... o' things. For it led to the finest big drink in Larut, and six sore heads the morn that endured for a week. I am against immoderate liquor, but the event to follow was a justification. You must understand that many coasting steamers call at Larut wi' strangers ...
— Life's Handicap • Rudyard Kipling

... you must begin to figure on water. No horse will drink in the cool of the morning, and so, when the sun gets well up, he will ...
— The Mountains • Stewart Edward White

... me good; everything does me good now," he answered, smiling. And then he lay a long time, quietly looking on the garden and the misty view beyond. Olive sat, looking alone at him; watching him in that deep peace, that satisfied content with which our eyes drink in every lineament beloved, when, all sorrow past, the fulness of love has come. No need had she to seek his, as though asking restlessly, "Do you love me?" In her own love's completeness she desired no demonstration of his. ...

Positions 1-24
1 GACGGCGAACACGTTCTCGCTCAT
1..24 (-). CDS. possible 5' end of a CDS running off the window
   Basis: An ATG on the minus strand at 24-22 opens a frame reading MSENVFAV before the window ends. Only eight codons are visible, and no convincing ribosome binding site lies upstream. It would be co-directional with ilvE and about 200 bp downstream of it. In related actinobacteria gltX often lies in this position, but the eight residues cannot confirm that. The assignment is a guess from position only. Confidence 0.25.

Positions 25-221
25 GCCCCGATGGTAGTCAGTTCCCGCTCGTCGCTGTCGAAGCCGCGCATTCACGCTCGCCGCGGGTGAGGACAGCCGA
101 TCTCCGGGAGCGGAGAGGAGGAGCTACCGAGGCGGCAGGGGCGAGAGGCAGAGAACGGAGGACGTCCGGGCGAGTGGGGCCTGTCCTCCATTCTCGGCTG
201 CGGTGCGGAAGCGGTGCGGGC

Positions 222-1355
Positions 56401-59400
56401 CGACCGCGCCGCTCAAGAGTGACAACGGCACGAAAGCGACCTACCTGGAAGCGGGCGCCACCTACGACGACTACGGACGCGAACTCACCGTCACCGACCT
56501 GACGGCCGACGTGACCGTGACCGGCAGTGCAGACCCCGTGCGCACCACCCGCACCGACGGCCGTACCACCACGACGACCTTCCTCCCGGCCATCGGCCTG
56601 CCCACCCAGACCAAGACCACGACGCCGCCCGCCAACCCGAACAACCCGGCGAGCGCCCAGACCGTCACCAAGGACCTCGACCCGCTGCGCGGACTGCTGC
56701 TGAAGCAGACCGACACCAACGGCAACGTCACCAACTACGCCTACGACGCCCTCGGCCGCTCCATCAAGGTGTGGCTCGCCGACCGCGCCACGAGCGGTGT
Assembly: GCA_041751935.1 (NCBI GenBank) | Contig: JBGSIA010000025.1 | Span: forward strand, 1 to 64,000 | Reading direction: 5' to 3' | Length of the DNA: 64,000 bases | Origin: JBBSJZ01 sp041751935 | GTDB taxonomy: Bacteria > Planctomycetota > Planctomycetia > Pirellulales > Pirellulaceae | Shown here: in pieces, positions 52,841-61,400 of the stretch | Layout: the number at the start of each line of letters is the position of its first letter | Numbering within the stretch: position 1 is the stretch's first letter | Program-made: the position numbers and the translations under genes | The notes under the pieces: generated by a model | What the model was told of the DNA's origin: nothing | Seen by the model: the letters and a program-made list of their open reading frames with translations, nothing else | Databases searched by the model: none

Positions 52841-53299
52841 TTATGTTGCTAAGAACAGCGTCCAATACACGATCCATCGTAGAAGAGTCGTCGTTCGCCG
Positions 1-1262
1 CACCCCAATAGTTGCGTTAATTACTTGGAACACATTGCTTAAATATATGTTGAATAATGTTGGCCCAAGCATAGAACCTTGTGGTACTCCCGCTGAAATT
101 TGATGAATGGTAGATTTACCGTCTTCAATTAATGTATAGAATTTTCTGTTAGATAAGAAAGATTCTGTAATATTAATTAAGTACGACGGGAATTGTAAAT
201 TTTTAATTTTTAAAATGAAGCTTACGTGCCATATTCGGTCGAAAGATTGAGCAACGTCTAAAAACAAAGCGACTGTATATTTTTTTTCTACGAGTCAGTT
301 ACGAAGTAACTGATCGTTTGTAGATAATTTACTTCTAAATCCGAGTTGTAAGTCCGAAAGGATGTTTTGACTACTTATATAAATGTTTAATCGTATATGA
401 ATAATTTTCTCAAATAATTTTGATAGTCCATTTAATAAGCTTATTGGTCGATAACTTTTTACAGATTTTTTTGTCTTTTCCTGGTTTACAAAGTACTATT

— Olive - A Novel • Dinah Maria Craik, (AKA Dinah Maria Mulock)

... from one's family and friend. Life's ideal is to see the end in the beginning, and act the road between. This is no other than the eternal life of the Alpha and Omega. But the essence of it in time is that the whole tide of humanity should ebb and flow in our breast. It requires a crucifixion to drink in all its saltness. I found the dunes beyond the lagoon this morning and sank into God in the wind of the sunlit blue. When I returned, the people were coming from Church. Tonight the Host was quivering gold, and as I write the planets are ringing ...
— The Forgotten Threshold • Arthur Middleton